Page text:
Yemen: UN concern over collective executions and continued abuse of human rights

yemen

The Office of the United Nations High Commissioner for Human Rights (OHCHR) has expressed serious concern about the situation in Yemen, where all parties to the conflict continue to violate human rights and international humanitarian law in defiance of the fundamental principles of the rule of law.
Alkarama shares OHCHR's concern in this regard and is working to continue to file complaints with the UN Special Procedures on behalf of the victims. Alkarama also works with local and regional organisations to support victims and make their voices heard around the world.
The spokesperson for the Office of the High Commissioner for Human Rights, Marta Hurtado, stated that civilians across Yemen are paying a heavy price as armed groups control and exercise power in total disregard of human rights and international humanitarian law.
Marta Hurtado gave an example of this on 18 September, when the Houthis, also known as "Ansar Allah", publicly executed nine men, including one who was a minor at the time of his arrest. Three years ago, the nine men were accused of involvement in the assassination of the head of the Supreme Political Council of the de facto authorities in Sana'a, Saleh Al-Samad, who was killed in an air strike.
The defendants were sentenced to death in a sham judicial process that violated their constitutional rights and failed to meet fair trial standards under international law.
It was reported that they were subjected to torture while earlier it was announced that another defendant had died under torture, they were forced to sign confessions and were denied their right to legal aid at several stages of the proceedings. The request of the young defendant's lawyer for a medical examination to verify his age was refused, in clear violation of Yemeni law and human rights standards.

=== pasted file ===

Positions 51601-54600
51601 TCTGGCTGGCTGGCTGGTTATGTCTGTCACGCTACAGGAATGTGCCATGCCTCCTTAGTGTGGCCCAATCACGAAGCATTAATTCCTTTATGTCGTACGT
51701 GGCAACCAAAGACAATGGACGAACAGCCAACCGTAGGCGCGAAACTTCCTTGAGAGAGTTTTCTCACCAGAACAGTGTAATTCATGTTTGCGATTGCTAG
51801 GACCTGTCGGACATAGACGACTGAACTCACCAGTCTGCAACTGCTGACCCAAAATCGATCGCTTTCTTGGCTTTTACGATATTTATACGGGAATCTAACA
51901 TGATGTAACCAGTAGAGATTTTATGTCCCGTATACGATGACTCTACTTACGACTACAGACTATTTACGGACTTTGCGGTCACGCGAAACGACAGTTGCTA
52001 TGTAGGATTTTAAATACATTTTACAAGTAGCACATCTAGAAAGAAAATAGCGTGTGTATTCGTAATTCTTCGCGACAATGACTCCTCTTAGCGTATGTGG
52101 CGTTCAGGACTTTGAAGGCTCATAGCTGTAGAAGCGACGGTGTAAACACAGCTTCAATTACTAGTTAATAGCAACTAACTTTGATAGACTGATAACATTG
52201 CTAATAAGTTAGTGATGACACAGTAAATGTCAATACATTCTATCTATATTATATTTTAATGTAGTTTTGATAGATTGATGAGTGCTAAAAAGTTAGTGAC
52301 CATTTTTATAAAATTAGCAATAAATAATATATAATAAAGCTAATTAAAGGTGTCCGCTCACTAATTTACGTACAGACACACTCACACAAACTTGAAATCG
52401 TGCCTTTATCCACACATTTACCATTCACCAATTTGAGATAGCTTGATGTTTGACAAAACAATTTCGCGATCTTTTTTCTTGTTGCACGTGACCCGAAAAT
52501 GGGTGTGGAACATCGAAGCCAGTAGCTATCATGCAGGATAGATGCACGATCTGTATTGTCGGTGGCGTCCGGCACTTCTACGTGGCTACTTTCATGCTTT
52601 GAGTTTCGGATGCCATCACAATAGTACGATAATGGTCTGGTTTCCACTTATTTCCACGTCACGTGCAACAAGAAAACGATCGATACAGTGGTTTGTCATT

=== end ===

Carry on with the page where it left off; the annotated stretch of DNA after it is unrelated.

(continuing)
In the context of any armed conflict, executions without judicial guarantees are a violation of international humanitarian law and also constitute a war crime.

Deadly attacks
The OHCHR expressed concern about the repeated use of drones and missile attacks by the Houthis and the Saudi-led coalition, which have resulted in civilian casualties and damage or destruction of civilian property.
The Commission condemned a Saudi-led coalition airstrike targeting a car on Saturday, 18 September, in Aqabat al-Qana'a in Olaya Markha district, Shabwa governorate, which killed five members of a family, including two children.
On 11 September, a reported Houthi drone and missile attack on the seaport of Mocha destroyed several warehouses containing humanitarian aid, as well as houses and medical facilities.
UNHCR recalled that any attack on civilian objects or civilians not directly participating in hostilities can constitute a war crime, calling on all parties to comply with their obligations under international humanitarian law and to investigate and hold accountable those responsible for any violations.

Crackdown on protesters
In southern Yemen, where UAE proxy forces are in control, security forces affiliated with the UAE-backed Transitional South Council authorities reportedly used unnecessary and disproportionate force against demonstrators protesting against deteriorating living conditions and lack of public services.
On 15 September, police in several areas of Aden used live ammunition to disperse demonstrators and two people, including children, were shot dead and others were injured after police opened fire indiscriminately.
In another disturbing incident on 8 September, young Abdul Malik al-Sayani, who had just returned to Yemen from the United States, was robbed and then shot at a checkpoint set up by a Southern Transitional Council unit in Lahj governorate.
Alkarama has documented numerous cases of abductions, enforced disappearances and killings in areas belonging to Transitional Council forces supported by the United Arab Emirates.
The Commission reaffirmed that any armed conflict, or declared state of emergency or curfew, does not relieve governments or de facto authorities of their obligations under international human rights law and international humanitarian law.

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